Although this evasion is predictable, it’s quite remarkable to see a more or less open admission from two allegedly masterful historians that they don’t possess facts sufficient to dispel the very “myth” they set out to challenge. To describe any such presentation of facts as a “futile attempt” seems intellectually flaccid; a concession of the weakness of one’s case.
But what is really presented here, of course, is the standard structure of Jewish historiography: avoid the facts, downplay them if concession is absolutely necessary, and move the discussion into abstractions and sophistry. Taking a page from the ADL playbook, Browning mewls coyly that “a small kernel of truth underpinned the stereotype of the Jewish Bolshevik,” but insists, regarding Communism, that “the Jew as “the face of the revolution” was a “culturally constructed” perception.” We therefore arrive at the familiar position where facts don’t matter and everything Jews don’t like is triumphantly declared a mere construct. . . .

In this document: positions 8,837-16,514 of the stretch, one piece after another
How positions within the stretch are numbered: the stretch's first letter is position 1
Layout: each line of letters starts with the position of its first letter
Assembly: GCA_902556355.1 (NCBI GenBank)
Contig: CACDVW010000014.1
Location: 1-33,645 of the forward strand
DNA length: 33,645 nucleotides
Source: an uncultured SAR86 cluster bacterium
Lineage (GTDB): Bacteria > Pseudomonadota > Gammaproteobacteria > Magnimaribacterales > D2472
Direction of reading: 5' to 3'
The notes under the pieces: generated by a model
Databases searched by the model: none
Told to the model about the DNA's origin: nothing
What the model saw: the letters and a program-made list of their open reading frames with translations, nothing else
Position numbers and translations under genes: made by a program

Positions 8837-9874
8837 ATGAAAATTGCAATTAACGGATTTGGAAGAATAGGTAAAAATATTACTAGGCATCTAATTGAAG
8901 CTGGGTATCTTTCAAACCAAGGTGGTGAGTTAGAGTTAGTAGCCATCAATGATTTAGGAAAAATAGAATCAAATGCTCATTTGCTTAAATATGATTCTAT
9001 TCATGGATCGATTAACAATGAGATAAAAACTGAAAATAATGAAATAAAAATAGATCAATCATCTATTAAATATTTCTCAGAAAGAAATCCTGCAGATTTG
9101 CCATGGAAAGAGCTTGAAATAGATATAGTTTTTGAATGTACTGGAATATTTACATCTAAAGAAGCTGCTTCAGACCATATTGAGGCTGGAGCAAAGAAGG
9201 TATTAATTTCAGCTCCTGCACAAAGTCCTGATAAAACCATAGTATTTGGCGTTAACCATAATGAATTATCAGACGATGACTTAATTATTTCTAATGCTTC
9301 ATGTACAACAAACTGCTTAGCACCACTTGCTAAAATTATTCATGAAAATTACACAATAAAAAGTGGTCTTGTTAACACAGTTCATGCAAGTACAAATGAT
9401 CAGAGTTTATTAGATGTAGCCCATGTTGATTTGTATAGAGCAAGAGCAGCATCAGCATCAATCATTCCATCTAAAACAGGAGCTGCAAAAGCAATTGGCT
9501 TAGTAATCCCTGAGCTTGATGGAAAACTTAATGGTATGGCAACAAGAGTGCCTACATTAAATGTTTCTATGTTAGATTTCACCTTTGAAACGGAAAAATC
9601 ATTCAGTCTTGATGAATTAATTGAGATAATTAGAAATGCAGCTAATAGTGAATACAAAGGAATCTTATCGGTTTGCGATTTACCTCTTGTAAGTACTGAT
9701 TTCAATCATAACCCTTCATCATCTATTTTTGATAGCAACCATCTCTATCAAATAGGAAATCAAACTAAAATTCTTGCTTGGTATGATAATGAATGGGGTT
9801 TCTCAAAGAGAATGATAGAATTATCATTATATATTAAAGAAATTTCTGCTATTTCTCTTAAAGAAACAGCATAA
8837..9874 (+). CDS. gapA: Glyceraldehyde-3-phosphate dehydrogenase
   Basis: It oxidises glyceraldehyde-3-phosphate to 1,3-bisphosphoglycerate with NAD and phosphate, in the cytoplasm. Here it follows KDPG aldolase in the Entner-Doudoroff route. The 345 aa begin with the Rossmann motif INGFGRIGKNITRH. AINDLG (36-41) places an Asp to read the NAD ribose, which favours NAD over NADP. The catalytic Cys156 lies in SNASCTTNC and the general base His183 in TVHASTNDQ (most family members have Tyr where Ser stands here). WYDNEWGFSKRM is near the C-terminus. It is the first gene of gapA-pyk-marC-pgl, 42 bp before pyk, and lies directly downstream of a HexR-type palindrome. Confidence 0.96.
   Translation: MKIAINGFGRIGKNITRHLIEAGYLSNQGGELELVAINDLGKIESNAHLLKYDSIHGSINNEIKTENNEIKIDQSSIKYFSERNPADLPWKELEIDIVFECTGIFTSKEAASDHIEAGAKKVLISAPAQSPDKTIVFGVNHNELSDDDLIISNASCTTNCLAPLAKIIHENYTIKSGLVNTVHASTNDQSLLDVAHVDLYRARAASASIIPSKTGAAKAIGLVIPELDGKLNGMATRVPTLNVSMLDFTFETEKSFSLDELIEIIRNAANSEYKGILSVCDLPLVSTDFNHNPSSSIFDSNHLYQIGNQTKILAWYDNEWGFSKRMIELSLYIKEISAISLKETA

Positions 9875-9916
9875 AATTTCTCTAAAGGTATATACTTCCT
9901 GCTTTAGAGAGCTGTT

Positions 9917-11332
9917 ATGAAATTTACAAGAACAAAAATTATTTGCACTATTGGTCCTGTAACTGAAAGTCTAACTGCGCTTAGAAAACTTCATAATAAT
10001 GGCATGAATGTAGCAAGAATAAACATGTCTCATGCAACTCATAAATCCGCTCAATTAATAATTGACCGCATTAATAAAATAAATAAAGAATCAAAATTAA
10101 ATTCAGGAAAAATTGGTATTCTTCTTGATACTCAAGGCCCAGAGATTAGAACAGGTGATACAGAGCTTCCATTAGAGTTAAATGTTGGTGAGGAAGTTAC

Jewish economic competition in the modern period is caricatured as an irrational “image,” and Jewish war profiteering is simply an “accusation.” Epithets, images, accusations, and the passive and innocent Jew. In sociological-psychological terms this is classic Freud and Frankfurt School, and in historiography it is classic Langmuir.
As with Langmuir’s sophistry, such assertions require a significant amount of either duplicity or cognitive dissonance, or perhaps both. The number of texts covering historical Jewish black-market activity alone is astonishing. We know from one Stanford-published history, for example, that in France in 1941, 90% of black market traders in one province were Jews. Similarly, in Mark Roodhouse’s Oxford-published Black Market Britain: 1939–1955, it is remarked that Jews were massively over-represented in prosecutions for black-market activity in London during the 1940s. . . .